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Friday, March 24, 2017

New Nature-Inspired Wind Turbines to Be Installed in Paris

Small wind applications have been talked about for many years now.  Happily we are starting to see them.

Wind is a great source of energy.  Incredibly efficient.  It was fast growing before.  Now that it does not need to be big, ugly, hidden in remote locations,  it will boom as we've never seen.

New Nature-Inspired Wind Turbines to Be Installed in Paris

Wind Power is one of the fastest-growing energy industries in the world — and for good reason. Wind energy is 100 percent clean, and doesn’t pollute the air or water like fossil fuel-based power plants; it’s based upon an endless supply of energy that does not need to be imported and it is one of the most cost-efficient renewable energy technologies that exist today.
With all these advantages, one might ask, why we don’t see thousands of new wind turbines popping all around us. The answer to this question lies in a number of inherent challenges wind power engineers have been trying to resolve for decades.
Traditional wind turbines are quite large and therefore are usually installed in relatively remote locations, which, in turn, creates additional costs of building transmission lines to route the generated electricity back to the city. Noise and aesthetic pollution also ply their part: people are often reluctant to install tall industrial-looking turbines within city limits because of their noise and visual impact on the landscape.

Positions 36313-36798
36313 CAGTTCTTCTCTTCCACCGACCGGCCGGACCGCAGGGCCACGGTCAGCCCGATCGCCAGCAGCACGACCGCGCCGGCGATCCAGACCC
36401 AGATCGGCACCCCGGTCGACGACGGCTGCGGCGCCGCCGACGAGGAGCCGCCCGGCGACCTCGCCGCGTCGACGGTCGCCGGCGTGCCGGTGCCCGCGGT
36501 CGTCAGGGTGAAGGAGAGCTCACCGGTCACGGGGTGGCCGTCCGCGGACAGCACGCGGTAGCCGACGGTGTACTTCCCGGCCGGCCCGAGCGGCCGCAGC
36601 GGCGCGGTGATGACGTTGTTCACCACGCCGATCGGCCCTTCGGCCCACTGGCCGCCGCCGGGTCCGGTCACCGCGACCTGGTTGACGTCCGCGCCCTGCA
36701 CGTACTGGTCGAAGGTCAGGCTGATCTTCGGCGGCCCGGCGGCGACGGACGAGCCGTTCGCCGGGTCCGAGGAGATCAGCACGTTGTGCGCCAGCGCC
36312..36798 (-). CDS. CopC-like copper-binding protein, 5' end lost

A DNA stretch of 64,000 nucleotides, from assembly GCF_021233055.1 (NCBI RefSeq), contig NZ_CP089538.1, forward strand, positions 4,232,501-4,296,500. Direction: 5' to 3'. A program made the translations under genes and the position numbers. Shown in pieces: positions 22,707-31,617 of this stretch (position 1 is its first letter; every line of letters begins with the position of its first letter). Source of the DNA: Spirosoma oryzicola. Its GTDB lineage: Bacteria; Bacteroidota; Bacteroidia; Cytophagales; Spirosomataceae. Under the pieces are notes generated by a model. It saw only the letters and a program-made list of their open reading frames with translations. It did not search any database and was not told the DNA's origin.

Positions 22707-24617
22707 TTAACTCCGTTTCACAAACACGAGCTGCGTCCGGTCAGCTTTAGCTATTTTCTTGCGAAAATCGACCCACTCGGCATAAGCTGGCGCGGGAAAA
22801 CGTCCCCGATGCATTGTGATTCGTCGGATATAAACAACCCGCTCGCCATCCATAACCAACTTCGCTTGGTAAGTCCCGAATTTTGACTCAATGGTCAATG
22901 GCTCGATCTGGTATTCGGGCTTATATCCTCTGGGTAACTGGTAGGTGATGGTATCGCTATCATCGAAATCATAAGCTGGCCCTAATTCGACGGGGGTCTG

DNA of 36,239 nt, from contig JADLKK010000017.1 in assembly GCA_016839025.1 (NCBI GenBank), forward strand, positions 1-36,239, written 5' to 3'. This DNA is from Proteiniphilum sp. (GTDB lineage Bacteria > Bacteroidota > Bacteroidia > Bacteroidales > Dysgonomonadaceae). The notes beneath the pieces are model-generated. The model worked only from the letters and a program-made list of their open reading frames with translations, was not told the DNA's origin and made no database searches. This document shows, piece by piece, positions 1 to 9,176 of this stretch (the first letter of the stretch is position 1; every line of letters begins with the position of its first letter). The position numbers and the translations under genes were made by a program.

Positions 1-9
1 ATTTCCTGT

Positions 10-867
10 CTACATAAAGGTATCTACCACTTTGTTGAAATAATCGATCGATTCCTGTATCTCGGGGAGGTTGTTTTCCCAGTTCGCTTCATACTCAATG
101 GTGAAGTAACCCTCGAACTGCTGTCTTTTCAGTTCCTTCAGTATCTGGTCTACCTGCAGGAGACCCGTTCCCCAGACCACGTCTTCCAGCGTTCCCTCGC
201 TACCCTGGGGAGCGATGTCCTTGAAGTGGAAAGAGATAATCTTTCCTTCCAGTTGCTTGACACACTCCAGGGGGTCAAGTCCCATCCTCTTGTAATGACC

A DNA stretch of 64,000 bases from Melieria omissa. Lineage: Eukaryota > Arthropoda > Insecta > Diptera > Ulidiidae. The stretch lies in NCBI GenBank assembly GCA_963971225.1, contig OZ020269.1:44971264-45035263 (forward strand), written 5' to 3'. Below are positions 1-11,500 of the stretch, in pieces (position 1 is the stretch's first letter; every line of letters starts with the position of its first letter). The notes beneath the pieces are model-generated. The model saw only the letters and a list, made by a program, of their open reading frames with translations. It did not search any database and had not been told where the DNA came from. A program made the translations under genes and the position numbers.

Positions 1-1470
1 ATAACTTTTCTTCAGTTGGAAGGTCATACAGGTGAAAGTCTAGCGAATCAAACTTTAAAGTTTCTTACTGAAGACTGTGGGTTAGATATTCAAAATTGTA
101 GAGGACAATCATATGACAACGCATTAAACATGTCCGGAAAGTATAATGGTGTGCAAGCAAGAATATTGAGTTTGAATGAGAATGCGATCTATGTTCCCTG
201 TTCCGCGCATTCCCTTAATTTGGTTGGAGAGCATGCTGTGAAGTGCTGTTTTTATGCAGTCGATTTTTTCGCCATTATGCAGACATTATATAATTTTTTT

However, one company is trying to change that by reimagining the traditional wind turbine design. New Wind, a France-based company will soon install a “garden” of their very unconventional tree-shaped turbines in the city of Paris at the Place de la Concorde. Unlike traditional long-bladed turbines, the new concept relies on an abundance of small cone-shaped generators capable of capturing the faintest winds (as low as 4.5 mph) to accumulate power.
The new 26-foot-high turbines are inspired by nature and are meant to blend in with the city landscape. In addition, their small size and vertical-axis rotation make them virtually unobtrusive.
The company’s founder, Jérôme Michaud-Larivière hopes that his tree-like turbines can be planted in urban areas next to real trees and generate electricity from small air currents flowing along buildings and city streets.
Although less efficient overall than conventional wind turbines, the ~ $30,000 power plants can still be profitable in just a year of average wind speeds of 7.8 mph.



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